According to ConcreteDisciples.com, there are more than 80 skate parks in Michigan, but not one in Ann Arbor. The Ann Arbor skate park would be a free public amenity.
Members of the City Council signed their names to a letter last year in which they said they were "committed to working to identify further opportunities for the city to leverage capital or in-kind resources to further the realization of a skate park facility."
The Ann Arbor Commission on Disabilities Issues unanimously approved a resolution last week in support of the construction of a skate park in Ann Arbor that would be "a safe and reasonably barrier-free recreational amenity that would be accessible for all."
Members of the commission visited the Riley Skate Park in Farmington Hills, a 29,000-square-foot concrete park that opened in 2009 and is estimated to attract more than 200 skaters each day. They were able to view the sport firsthand and speak with skaters.
During a presentation before the City Council this week, Rosencrans, former chairman of the city's Park Advisory Commission, argued skateboarding is one of the least dangerous sports around. He pointed to a 1998 study by the Consumer Product Safety Commission that showed skateboarding ranked below all major sports for rates of injury, including basketball, football, hockey, baseball, soccer, fishing and golf — based on numbers of hospital visits.
For every 100,000 participants, the study showed 20.2 injuries from skateboarding, 62 from soccer, 115.7 from baseball and 223.5 from basketball.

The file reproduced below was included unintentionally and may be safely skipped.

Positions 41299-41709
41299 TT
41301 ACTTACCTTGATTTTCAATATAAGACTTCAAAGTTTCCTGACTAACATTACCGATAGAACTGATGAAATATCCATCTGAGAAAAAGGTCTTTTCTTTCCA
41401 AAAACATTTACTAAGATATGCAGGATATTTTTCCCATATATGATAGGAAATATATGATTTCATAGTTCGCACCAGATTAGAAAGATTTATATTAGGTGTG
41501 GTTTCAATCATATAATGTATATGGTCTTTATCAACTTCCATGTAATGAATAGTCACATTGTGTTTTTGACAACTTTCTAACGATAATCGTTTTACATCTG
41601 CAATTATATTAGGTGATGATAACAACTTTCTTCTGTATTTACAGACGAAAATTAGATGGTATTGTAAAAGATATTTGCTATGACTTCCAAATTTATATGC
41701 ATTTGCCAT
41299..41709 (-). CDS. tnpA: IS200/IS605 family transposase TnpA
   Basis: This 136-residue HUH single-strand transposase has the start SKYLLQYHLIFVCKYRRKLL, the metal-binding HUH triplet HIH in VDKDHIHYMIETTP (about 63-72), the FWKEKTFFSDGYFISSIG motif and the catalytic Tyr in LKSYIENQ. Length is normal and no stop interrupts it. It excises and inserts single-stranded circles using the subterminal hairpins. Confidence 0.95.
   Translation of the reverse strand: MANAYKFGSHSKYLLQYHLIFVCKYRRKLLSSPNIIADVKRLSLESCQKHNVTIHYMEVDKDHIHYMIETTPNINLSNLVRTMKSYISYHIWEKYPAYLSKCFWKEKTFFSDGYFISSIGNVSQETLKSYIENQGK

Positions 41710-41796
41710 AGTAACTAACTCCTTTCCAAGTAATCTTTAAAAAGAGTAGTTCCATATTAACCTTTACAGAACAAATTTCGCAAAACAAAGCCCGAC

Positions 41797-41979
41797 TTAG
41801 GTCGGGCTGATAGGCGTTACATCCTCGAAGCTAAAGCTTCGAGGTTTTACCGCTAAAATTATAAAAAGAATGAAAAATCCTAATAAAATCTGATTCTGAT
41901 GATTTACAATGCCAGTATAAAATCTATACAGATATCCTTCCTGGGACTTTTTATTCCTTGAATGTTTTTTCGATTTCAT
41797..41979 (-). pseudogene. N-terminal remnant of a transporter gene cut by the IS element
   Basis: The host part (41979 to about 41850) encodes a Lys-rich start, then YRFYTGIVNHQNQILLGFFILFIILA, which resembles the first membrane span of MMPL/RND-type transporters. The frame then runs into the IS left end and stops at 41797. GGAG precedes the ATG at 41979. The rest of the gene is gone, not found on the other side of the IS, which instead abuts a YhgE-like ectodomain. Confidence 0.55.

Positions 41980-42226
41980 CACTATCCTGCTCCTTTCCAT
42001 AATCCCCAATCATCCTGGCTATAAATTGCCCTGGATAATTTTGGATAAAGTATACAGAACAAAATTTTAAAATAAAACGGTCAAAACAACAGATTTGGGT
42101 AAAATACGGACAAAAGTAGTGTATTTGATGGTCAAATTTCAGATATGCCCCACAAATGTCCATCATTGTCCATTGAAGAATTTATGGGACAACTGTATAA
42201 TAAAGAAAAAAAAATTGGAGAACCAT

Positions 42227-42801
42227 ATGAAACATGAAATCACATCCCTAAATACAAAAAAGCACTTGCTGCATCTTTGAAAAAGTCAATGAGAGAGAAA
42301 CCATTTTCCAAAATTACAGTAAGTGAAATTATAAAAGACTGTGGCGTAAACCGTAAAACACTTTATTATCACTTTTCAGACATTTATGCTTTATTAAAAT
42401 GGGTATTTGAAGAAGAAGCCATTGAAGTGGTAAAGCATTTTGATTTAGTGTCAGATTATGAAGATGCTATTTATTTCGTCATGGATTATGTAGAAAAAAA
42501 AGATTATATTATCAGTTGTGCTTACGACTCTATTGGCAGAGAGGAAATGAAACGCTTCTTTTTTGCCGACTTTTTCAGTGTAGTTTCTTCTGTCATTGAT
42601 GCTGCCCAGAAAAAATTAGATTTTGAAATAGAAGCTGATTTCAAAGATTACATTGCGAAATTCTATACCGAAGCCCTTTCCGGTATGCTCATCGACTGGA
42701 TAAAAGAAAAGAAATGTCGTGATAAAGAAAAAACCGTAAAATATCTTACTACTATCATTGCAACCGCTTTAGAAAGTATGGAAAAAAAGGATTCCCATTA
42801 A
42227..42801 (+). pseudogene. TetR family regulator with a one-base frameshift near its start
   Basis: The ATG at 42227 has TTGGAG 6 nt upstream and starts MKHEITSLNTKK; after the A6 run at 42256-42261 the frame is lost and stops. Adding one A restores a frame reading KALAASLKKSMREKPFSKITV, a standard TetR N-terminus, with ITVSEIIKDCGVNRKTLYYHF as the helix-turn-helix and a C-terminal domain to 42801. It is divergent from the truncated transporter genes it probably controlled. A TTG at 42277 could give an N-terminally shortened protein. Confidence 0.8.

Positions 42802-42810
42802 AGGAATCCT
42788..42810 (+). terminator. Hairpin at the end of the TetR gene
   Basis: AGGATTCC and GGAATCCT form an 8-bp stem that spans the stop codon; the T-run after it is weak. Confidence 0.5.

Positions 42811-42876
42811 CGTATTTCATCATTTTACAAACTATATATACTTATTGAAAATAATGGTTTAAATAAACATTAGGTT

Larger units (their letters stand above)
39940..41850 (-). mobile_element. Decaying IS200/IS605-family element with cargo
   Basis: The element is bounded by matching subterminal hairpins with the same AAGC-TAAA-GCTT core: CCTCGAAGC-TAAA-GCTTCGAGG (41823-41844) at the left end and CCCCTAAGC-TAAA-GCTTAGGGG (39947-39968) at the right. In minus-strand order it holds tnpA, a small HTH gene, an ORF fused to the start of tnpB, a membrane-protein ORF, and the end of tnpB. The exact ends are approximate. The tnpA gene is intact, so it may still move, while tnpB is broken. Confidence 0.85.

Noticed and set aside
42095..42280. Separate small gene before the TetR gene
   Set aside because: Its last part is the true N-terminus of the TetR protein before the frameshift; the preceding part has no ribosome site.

Rosencrans said the highest rates of injury occur in sports that involve contact and collisions with other participants. In skateboarding, that's an anomaly, not an intention.
The Canadian Amateur Skateboarding Association issued a study in 2008 that showed only 5 percent of skateboarding injuries actually occur within skate parks, Rosencrans noted. He also pointed to a report by the Pediatric Orthopedic Society of North America that concluded in 2004 that injuries to skateboarders occur primarily when they practice close to traffic or use homemade ramps — a concern mitigated by construction of a "world-class skate park."
"What they mean by world-class skate park is a concrete, poured-in-place, well-designed-by-a-professional amenity like we are proposing," Rosencrans said.
Khalil Benson, a 15-year-old skater from Ann Arbor and another member of the Ann Arbor Skatepark Street Team, said an Ann Arbor skate park can't come soon enough.
"Skating outside in your driveway, it can be pretty boring," he said. "You know, you just want to be with, like, other skaters in a skate park where it's a lot more fun."
In the absence of a skate park in Ann Arbor, many area teens currently turn to skateboarding on rails and other fixtures downtown, which is illegal and an annoyance to pedestrians and businesses. City ordinance prohibits skateboarding in the following areas:
- Main Street from Huron Street to William Street
- Liberty Street from Main Street to State Street
- State Street from Washington Street to William Street
- South University Avenue from Forest Avenue to East University Avenue
- Liberty Plaza
- In any parking structure
Additionally, under city ordinance, it is unlawful for a person to skateboard in the street, except if the person is crossing in a designated crosswalk.